Promotional Maglites® (some people spell it Promotional Maglights, but that is an incorrect spelling) are the most famous flashlights in the world. When you have your corporate logo laser engraved on them, you have just made the perfect gift for your customers.
They are USA-made.
They are durable and dependable.
They can be put into gift sets with Leatherman® tools or pocket knives.
Pi Day is March 14. This year you can help celebrate by answering the question at the bottom.
Pi is the constant ratio of a circle’s circumference to its diameter, no matter what size the circle is. This is useful knowledge when you work with water pipes or oil or gas pipelines, and you need to replace part of it. You can measure the circumference and divide by pi. But there’s an easier way to do that.
Let a Lufkin Diameter tape measure do it for you. You just wrap it around the pipe, and read the diameter. Mathematicians call pi an irrational number, since it goes on for an infinite number of decimal places, but using a diameter tape is a very rational and easy way to find the diameter of a pipe. To see a little video on How to measure the diameter of a pipe, just click here.
A brief history of the Thermos® Bottle goes back to 1892. The glass vacuum flask was invented by Sir James Dewar of Scotland. It was intended to keep chemical experiments at a constant temperature. William B. Walker obtained the patent rights and founded The American Thermos Bottle Company in 1907. The first bottles in the Brooklyn NY factory were double-glass vacuum bottles and protected by a metal cylinder. Then in 1966, a new design was introduced. The Thermos bottles were made with a double wall of stainless steel. No glass was used. Now you could drop the bottle and not be disappointed with a broken glass insert.
Today, the latest design is a hi-end replacement for the Koozie® sleeve. It holds a soft drink can or a beer bottle, and keeps it cold for much longer.
This ruler will make your job easier, so you can obtain measurements off the drawing without having to convert from the drawing’s actual measurements. You can use the 12″ size in the office. Or, you can take the 6″ pocket version with you into the field. For larger drawings, you can use the retractable pocket architect tape. This will work either in the field, or the office.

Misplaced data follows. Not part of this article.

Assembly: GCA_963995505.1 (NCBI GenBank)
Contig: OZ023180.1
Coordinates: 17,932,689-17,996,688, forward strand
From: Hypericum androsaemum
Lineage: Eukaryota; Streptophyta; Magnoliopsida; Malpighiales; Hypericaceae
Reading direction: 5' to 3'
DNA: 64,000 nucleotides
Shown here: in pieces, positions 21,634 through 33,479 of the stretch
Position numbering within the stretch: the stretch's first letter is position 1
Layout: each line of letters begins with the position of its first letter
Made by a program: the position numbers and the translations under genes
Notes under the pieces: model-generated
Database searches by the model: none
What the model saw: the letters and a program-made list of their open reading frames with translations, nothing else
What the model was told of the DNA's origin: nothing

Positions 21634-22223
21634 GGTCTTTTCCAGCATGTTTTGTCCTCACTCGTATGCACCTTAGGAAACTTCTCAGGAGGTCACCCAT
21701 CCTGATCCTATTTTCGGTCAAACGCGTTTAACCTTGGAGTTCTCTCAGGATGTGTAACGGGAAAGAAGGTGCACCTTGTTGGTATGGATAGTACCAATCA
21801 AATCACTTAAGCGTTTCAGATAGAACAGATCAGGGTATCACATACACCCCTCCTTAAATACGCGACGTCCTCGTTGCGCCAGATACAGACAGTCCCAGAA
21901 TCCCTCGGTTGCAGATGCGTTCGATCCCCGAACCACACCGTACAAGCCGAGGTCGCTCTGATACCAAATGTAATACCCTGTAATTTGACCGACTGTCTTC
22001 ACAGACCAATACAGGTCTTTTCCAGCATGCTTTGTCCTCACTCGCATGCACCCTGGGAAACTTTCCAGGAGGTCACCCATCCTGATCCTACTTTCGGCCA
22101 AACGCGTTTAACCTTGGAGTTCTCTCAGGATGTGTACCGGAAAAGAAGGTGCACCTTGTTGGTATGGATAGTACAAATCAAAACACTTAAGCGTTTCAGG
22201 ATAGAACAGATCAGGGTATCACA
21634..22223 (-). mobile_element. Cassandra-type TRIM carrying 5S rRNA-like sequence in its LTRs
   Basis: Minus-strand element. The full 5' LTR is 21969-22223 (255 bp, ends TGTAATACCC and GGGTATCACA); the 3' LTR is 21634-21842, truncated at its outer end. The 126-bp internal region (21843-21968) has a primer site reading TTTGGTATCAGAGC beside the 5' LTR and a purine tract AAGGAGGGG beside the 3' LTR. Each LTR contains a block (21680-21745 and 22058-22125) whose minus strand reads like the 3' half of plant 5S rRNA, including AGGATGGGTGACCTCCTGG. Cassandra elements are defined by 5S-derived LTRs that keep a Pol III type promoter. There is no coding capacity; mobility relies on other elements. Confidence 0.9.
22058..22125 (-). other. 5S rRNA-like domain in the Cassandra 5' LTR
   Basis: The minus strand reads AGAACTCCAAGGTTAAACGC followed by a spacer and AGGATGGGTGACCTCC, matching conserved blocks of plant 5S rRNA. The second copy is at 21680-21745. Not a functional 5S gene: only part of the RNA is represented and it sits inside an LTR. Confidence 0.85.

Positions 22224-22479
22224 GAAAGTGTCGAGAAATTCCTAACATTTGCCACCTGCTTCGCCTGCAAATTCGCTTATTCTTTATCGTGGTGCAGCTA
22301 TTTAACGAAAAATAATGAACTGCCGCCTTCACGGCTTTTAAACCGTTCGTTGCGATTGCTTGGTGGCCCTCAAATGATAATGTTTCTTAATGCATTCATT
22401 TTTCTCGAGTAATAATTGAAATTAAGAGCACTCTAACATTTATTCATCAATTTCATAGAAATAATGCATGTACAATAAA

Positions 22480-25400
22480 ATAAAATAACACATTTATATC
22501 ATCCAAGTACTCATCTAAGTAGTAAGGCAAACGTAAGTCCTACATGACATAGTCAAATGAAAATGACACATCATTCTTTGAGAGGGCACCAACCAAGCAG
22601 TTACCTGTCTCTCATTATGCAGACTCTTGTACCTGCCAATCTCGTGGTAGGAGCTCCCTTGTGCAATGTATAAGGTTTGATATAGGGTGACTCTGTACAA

This time, we won’t get into the geometry theory of pi that we had in high school. The magic of a pipe diameter tape measure is its simplicity of use. Here are the 3 steps to find the diameter of a pipeline:
Clean the pipe surface. Soil and any other contamination, of course, will make the pipe seem bigger than it really is.
Wrap the diameter tape around it, with the diameter scale visible to you.
Simply read off the tape. This will be the diameter, even though the tape is wrapped around the circumference. That’s all!
Some things to watch for…..Some OD tapes (diameter tapes) are marked in 100ths of an inch. Some are marked in 64ths of an inch. On the 64ths of an inch tape, 32/64 would be 1/2″. 16/64 would be 1/4″. 24/64 would be 3/8″. For convenience, you can use a magic marker to mark some of these common, but confusing measurements.
Since the Julian calendar was introduced in 46 BC, everyone has depended on it. In the 1800’s promotional calendars were introduced. In 1894, up to 3 million promotional advertising calendars were produced in the United States alone.
74% of recipients remember the name of the advertiser on their promo calendar.
82% of all recipients enjoy receiving a calendar as a free gift.
Calendars can be customized with your own pictures and coupon page.
More than 3 calendars are printed every second in the USA.
70% of recipients plan to do business with the company that gave them a calendar.
Calendar advertising outperforms other advertising media on these measurements: Target marketing, Clarity of message, Value, Permanence, Competition for attention. These comparisons were made against Newspapers, Magazines, Radio, Television, Direct Mail. This study was done by Dr. Kenneth Lawyer, retired Marketing Department Chair of Case Western Reserve University.
The average household has 3.12 printed calendars.
Calendars advertising is appreciated more than any other kind of advertising.
The cost per impression is about 4 hundredths of a penny. This is calculated on an average calendar price of $1.50, with 10 impressions per day, for a whole year. (3650 impressions).
Most data courtesy of PPAI (Promotional Products Association International, A Study of Calendar Usage in U.S. Households (2011).
Your customers and employees will always appreciate Quality Business Gifts from you. But, if you want a good reason to advertise your company now, here is a list compiled by one of my suppliers for 2019: